## Introduction

This repository contains code for [SmoothGrad](https://pair-code.github.io/saliency/), as well as implementations of

several other saliency techniques. Each of these techniques can also be

augmented with SmoothGrad. The techniques implemented in this library are:

* Vanilla Gradients

([paper](https://scholar.google.com/scholar?q=Visualizing+higher-layer+features+of+a+deep+network&btnG=&hl=en&as_sdt=0%2C22),

[paper](https://arxiv.org/abs/1312.6034))

* Guided Backpropogation ([paper](https://arxiv.org/abs/1412.6806))

* Integrated Gradients ([paper](https://arxiv.org/abs/1703.01365))

* Occlusion

This list is by no means comprehensive. We are accepting pull requests to add

new methods!

## Download

```

git clone https://github.com/pair-code/saliency

cd saliency

```

## Usage

Each saliency mask class extends from the `SaliencyMask` base class. This class

contains the following methods:

* `__init__(graph, session, y, x)`: Constructor of the SaliencyMask. This can

modify the graph, or sometimes create a new graph. Often this will add nodes

to the graph, so this shouldn't be called continuously. `y` is the output

tensor to compute saliency masks with respect to, `x` is the input tensor

with the outer most dimension being batch size.

* `GetMask(x_value, feed_dict)`: Returns a mask of the shape of non-batched

`x_value` given by the saliency technique.

* `GetSmoothedMask(x_value, feed_dict)`: Returns a mask smoothed of the shape

of non-batched `x_value` with the SmoothGrad technique.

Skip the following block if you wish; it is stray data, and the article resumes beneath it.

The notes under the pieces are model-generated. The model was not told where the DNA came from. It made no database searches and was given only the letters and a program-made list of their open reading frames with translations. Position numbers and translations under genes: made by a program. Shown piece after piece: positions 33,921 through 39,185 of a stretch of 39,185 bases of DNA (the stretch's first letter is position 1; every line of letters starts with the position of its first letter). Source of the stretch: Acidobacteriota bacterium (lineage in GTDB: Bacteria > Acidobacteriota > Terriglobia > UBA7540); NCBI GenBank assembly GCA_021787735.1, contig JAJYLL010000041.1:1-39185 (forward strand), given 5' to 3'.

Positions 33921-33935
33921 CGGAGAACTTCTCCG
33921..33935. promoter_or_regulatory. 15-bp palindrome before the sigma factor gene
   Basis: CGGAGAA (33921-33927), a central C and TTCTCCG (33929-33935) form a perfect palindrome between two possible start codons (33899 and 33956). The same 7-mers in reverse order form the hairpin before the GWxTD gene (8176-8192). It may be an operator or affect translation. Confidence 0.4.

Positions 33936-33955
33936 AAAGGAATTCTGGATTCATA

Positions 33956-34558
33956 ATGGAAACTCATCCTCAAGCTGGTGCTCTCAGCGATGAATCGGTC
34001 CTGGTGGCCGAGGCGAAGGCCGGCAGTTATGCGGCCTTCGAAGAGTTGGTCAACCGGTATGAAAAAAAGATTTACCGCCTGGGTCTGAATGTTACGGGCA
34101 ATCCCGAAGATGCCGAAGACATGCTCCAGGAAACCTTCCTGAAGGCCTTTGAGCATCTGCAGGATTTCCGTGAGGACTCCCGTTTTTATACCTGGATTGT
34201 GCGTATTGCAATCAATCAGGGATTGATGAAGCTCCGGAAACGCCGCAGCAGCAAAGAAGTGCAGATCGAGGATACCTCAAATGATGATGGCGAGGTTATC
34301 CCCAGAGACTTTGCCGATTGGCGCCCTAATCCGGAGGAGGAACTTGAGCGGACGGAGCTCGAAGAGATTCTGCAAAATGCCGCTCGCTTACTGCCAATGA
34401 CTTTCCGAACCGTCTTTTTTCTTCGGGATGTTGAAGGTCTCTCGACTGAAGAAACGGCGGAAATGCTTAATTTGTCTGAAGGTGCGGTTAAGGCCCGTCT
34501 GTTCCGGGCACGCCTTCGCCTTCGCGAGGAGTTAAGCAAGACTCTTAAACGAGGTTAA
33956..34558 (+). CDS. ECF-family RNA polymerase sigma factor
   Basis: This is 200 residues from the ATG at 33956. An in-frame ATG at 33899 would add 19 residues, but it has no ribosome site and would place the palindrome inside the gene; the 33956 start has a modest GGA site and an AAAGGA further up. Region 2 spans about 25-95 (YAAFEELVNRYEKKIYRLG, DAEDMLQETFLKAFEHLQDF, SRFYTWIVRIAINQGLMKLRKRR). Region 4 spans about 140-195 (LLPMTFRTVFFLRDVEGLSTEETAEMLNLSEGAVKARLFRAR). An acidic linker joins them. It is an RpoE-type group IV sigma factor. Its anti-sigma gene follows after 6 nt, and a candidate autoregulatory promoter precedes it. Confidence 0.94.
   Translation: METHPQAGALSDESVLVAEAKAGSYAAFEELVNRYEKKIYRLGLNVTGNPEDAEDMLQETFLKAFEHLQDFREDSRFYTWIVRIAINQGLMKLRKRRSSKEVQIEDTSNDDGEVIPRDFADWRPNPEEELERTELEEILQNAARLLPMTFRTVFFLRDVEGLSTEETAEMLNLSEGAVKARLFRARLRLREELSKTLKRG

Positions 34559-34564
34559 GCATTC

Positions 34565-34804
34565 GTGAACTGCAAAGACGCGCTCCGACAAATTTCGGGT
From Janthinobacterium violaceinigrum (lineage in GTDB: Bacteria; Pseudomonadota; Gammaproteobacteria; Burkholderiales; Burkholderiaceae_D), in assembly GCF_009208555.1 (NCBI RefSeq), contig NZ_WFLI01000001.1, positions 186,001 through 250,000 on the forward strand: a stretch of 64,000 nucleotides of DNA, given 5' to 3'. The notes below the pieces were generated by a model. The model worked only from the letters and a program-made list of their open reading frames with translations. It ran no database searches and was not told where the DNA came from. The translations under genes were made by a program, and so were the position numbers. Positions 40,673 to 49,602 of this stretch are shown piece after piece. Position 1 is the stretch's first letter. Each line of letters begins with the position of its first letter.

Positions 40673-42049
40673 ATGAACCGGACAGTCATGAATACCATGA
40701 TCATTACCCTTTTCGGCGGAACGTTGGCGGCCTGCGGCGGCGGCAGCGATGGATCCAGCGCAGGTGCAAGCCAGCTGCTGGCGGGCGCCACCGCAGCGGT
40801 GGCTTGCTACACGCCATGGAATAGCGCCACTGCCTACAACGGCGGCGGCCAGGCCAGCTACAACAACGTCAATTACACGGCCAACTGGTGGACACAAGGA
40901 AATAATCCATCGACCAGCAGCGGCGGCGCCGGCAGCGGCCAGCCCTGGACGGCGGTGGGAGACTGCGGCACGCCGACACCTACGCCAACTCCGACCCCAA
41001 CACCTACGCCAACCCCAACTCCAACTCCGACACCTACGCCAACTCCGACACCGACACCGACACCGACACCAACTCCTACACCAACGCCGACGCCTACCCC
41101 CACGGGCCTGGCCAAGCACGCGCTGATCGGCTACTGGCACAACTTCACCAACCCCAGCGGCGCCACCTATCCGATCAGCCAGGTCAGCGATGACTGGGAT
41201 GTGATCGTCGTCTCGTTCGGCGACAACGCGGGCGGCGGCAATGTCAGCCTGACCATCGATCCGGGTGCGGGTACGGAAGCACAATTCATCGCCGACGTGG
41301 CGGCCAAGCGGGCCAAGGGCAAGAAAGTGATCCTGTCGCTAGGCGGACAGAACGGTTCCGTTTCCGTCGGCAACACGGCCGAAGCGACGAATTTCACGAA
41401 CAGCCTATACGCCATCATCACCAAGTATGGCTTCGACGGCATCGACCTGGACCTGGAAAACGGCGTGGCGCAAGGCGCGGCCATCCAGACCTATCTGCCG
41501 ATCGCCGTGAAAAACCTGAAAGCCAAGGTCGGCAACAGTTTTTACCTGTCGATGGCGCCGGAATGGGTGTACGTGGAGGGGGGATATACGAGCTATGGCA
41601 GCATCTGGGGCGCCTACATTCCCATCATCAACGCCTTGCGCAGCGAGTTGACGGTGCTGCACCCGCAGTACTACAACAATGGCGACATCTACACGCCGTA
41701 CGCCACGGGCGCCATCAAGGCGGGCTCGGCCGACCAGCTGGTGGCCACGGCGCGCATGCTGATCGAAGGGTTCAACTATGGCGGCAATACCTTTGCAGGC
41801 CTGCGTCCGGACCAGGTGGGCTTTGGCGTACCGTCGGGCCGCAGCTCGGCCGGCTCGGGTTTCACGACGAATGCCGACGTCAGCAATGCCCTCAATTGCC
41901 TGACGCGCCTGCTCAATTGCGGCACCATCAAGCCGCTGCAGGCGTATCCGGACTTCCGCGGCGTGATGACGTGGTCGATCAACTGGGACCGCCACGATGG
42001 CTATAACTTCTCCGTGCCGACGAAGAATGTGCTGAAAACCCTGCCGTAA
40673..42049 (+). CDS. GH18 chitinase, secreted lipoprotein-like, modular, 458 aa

The visualization module contains two visualization methods:

* ```VisualizeImageGrayscale(image_3d, percentile)```: Marginalizes across the

absolute value of each channel to create a 2D single channel image, and clips

the image at the given percentile of the distribution. This method returns a

2D tensor normalized between 0 to 1.

* ```VisualizeImageDiverging(image_3d, percentile)```: Marginalizes across the

value of each channel to create a 2D single channel image, and clips the

image at the given percentile of the distribution. This method returns a

2D tensor normalized between -1 to 1 where zero remains unchanged.

If the sign of the value given by the saliency mask is not important, then use

```VisualizeImageGrayscale```, otherwise use ```VisualizeImageDiverging```. See

the SmoothGrad paper for more details on which visualization method to use.

## Examples

[This example iPython notebook]([http://github.com/pair-code/saliency/blob/master/Examples.ipynb]) shows

these techniques is a good starting place.

Another example of using GuidedBackprop with SmoothGrad from TensorFlow:

```

from guided_backprop import GuidedBackprop

import visualization

...

# Tensorflow graph construction here.

y = logits[5]

x = tf.placeholder(...)

...

# Compute guided backprop.

# NOTE: This creates another graph that gets cached, try to avoid creating many

# of these.

guided_backprop_saliency = GuidedBackpropSaliency(graph, session, y, x)

...

# Load data.

image = GetImagePNG(...)

...

smoothgrad_guided_backprop =

guided_backprop_saliency.GetSmoothedMask(image, feed_dict={...})

# Compute a 2D tensor for visualization.

grayscale_visualization = visualization.VisualizeImageGrayscale(

smoothgrad_guided_backprop)

```

This is not an official Google product.